LINCOLN — Gov. Dave Heineman’s background as an Army Ranger is coming in handy.
During two days of public hearings, his bills to change the state’s tax system have come under a withering bombardment by just about every major interest group in Nebraska — from business, banking and farm groups to those representing hospitals, churches and the poor.
They said Heineman’s proposals would force manufacturing jobs out of state, dry up farm profits like a 100-degree day, shift the tax load onto the poor and ruin the low unemployment and “Good Life” of the state.
The tax proposals, they said, should quickly die.
“These bills will kill the goose that lays the golden egg in Nebraska,” Kearney farmer Tim Kelliher said of the state’s agricultural sector.
But Heineman stood firm Thursday, saying that, despite the verbal pounding, he’s encouraged.
Nebraskans, as well as lawmakers, he said, really do want a discussion about modernizing the state’s tax system.
He said that’s the case despite the loud criticism of his plan to eliminate income taxes on individuals and corporations by shifting the tax load onto previously tax-exempt sales of things like seed, energy and manufacturing inputs.
“I’m not discouraged,” Heineman said. “We’ve got to have the courage to act.”
It now appears that the tax proposals will be the subject of a “working group” discussion to sort out what’s possible and what isn’t.
Heineman wants those talks to result in a bill yet this year, but that remains to be seen.
One of the co-sponsors of his proposed legislation, State Sen. Brad Ashford of Omaha, said he sees a chance to craft a wide-ranging tax package that would expand sales taxes onto more services and eliminate some exemptions in exchange for lower income and property taxes.
“I think we should do something significant on property tax relief,” Ashford said.
The comments came after an afternoon-long public hearing at the Legislature on the less-bold of the two tax bills proposed by Heineman.
Legislative Bill 406 would shift about $400 million in taxes by eliminating the corporate income tax, reducing taxation of retirement pensions and doing away with a handful of sales tax exemptions, including those on agricultural chemicals and seed, and energy and molds used by industry.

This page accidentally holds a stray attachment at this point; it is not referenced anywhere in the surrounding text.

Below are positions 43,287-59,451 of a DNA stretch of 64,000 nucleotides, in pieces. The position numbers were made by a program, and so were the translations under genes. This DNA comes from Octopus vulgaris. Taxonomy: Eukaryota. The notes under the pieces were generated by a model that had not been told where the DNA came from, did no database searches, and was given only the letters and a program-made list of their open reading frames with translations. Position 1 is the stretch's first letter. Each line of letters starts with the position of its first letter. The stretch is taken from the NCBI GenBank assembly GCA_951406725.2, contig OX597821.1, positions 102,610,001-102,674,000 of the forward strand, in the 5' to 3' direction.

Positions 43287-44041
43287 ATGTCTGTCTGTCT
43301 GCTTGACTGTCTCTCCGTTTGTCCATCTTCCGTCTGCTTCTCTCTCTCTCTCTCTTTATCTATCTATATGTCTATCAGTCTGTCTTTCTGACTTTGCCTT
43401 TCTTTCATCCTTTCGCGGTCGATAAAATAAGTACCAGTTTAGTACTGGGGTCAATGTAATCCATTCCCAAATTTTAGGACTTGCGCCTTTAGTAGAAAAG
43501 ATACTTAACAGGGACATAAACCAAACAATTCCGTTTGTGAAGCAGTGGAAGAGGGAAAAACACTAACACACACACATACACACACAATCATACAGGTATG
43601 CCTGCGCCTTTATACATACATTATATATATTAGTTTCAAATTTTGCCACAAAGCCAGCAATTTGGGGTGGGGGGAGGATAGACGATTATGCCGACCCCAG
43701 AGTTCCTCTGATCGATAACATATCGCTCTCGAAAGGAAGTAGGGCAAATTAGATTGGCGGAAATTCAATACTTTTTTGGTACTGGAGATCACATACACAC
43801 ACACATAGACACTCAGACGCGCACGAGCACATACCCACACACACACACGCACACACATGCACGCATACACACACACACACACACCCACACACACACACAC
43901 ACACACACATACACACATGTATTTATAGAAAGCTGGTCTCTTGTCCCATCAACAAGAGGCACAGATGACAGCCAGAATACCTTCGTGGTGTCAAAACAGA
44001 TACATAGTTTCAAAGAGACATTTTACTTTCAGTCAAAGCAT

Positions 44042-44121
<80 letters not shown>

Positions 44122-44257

Heineman’s more ambitious proposal, LB 405, would end $2.4 billion in sales tax exemptions — including long-running exemptions for hospitals, nonprofit groups, churches, farmers and business — in exchange for repealing corporate and individual income taxes.
That bill was assailed Wednesday as unworkable and a job killer in a marathon public hearing that lasted nearly 10 hours and ended at 11:10 p.m.
The hearing Thursday on LB 406 provided more criticism, but it was much shorter. An awkward silence greeted the call for proponents of Heineman’s plan to step forward and testify.
Heineman said the lack of support was because “the people who come out best on this are working Nebraskans, and you know what they’re doing — they’re working at their jobs.”
During the hearing, he suggested forming a working group of the legislative and executive branches to recraft a tax proposal so it can be debated in the current 90-day session.
But opponents of both bills said the tax shifts envisioned by Heineman are too big and complex to meld together in an already packed session.
Many voiced support over the past two days for LB 613, a bill from Sen. Paul Schumacher of Columbus to create a “Tax Modernization Commission” to study and, by December, suggest ways to improve state tax policy.
Sen. Galen Hadley of Kearney, who moderated the two days of hearings as chairman of the Revenue Committee, said he wants to “let the dust settle” before the committee decides what to do with Heineman’s proposals.
Hadley said it was too early to kill the bills.
“I want to be fair,” he said. “I think everyone agrees we need a discussion of our tax system.”
Hadley did say he’s been convinced that taxing “inputs” — the steel used to make mufflers, for instance, and the seed and fertilizer used to grow crops — is not a good idea.
Taxing those materials got the harshest criticism from farmers and industries.
A representative of Nucor Steel in Norfolk said Wednesday night that the company would drop more than $215 million in planned expansions because LB 405 — by taxing energy and scrap iron purchased by the firm — would add $30 million a year in new taxes.
Kelliher, the Kearney farmer, said he’d buy seed in Kansas and equipment in other states to avoid the proposed taxes in Nebraska.
“This will create a sucking sound of ag investment leaving the state,” he said.
Ashford, who was busy in another committee hearing Thursday and did not testify, said he’s already concluded that Heineman’s bills need dramatic rewriting.
Even Heineman, the old soldier, seemed to soften ever so slightly, saying he’s willing to discuss taxing more services and including property taxes in his proposals — if his goal of cutting income taxes to attract more jobs and people to the state is still achieved.
“I’ll listen,” he said. “We’ve got to have a conversation about the future.”
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